Job advertisements should comply with human rights legislation and generally should not contain statements, qualifications or references that directly or indirectly relate to protected grounds.
What can employers do with regard to background checks and inquiries?
(a) Criminal records and arrests
With consent, employers can perform background checks on employees’ criminal records. However, employers may be vulnerable to challenges if a candidate is denied a job because of a criminal record which is unrelated to the position for which he or she applied.
(b) Medical history
Generally, medical history should not be considered in the hiring process, except where there is a genuine occupational requirement. Pre-employment medical testing or medical history can be requested after a conditional offer of employment has been extended, if it can be shown that this information is relevant to the position.
(c) Drug screening
Drug and alcohol testing is a contentious issue in Canada as addiction is classed as a disability under human rights law and it has been held that drug testing does not determine whether an employee is impaired while at work. This has led to conflicting case law in Canada. The federal and Ontario approach is that, in general terms, testing is inherently discriminatory under human rights law, and is a significant intrusion on an employee’s privacy rights.
In British Columbia, pre-employment drug testing may be justified for safety-sensitive positions if the candidate is made aware of the testing and is subject to a strict testing regime. This is because the British Columbia courts and tribunals have found that health and safety can be paramount to human rights issues. However, if a candidate tests positive and subsequently proves to be a dependency, the employer may have a duty to accommodate him or her.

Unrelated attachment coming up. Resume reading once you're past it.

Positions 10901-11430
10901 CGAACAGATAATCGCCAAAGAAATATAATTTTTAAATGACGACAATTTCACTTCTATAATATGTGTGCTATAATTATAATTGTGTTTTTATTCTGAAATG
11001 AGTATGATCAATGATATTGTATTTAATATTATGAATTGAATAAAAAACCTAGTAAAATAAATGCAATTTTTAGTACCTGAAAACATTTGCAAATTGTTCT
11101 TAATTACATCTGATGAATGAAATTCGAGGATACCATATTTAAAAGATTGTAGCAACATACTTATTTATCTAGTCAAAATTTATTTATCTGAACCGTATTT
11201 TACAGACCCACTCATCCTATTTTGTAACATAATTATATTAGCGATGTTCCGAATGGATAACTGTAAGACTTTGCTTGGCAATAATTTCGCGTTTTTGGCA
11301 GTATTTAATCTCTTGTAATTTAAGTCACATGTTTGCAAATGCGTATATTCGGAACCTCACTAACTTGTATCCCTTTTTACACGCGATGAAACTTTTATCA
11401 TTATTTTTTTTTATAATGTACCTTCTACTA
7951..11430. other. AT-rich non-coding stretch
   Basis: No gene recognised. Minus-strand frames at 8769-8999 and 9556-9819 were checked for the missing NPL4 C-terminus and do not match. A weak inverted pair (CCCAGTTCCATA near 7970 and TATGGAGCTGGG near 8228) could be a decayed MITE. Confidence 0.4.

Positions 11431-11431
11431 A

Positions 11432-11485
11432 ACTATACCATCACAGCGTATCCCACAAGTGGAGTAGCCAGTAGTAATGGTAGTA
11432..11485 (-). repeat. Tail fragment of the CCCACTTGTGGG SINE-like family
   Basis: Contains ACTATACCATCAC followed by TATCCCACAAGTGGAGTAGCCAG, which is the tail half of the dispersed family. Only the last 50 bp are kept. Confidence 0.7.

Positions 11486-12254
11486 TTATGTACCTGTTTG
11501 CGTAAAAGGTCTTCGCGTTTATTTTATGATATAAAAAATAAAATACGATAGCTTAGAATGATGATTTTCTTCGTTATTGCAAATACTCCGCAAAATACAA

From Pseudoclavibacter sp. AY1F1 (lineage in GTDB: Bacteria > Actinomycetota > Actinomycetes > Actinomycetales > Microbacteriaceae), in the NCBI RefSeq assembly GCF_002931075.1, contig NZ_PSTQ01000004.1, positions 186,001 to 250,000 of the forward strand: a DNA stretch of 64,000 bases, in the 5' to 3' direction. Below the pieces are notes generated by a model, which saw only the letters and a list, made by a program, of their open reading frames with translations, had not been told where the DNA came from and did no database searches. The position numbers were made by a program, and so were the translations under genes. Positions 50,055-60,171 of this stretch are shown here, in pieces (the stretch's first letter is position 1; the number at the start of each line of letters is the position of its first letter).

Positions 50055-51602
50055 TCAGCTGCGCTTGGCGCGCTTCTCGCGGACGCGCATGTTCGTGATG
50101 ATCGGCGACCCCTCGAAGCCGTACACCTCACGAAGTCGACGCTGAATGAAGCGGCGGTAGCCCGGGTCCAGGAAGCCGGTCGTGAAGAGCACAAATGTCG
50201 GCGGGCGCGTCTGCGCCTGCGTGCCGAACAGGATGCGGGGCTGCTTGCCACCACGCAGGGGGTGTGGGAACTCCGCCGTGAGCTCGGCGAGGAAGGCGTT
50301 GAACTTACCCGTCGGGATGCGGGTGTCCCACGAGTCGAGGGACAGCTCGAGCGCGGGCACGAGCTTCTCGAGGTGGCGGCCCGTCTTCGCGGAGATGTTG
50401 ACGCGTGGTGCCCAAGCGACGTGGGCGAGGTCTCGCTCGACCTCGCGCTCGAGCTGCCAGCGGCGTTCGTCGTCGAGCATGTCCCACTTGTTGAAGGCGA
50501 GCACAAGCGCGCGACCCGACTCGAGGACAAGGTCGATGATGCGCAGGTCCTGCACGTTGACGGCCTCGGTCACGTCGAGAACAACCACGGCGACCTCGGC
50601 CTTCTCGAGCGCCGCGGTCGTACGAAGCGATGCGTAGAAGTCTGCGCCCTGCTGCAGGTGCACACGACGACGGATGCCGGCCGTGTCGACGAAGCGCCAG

Further, when employees must work part of the time in the United States (eg, inter-provincial truckers) and drug screening is a requirement under US state law, that requirement may be found to support an employer’s position that drug testing is a genuine occupational requirement that should be permitted, notwithstanding general human rights and privacy concerns.
(d) Credit checks
The British Columbia privacy commissioner has ruled that employers are permitted to collect only personal information that is specific to the requirements of the position from prospective employees. Credit checks for employees as part of a routine background check process are not recommended.
Federally regulated employers are governed by the Personal Information Protection and Electronic Documents Act and are permitted to request credit checks only where it is reasonable to do so.
(e) Immigration status
Employers may require proof of legal ability to work in Canada as a condition of employment, but are prohibited under human rights legislation from inquiring into a prospective employee’s ancestry, citizenship or national or ethnic origin.
(f) Social media
Social media checks during the pre-hiring stage increase the risk of a discrimination complaint, as a candidate’s social media profile may disclose information concerning a protected ground under human rights legislation. Further, social media checks can violate privacy legislation due to a collection of non-work related personal information and the personal information of third parties.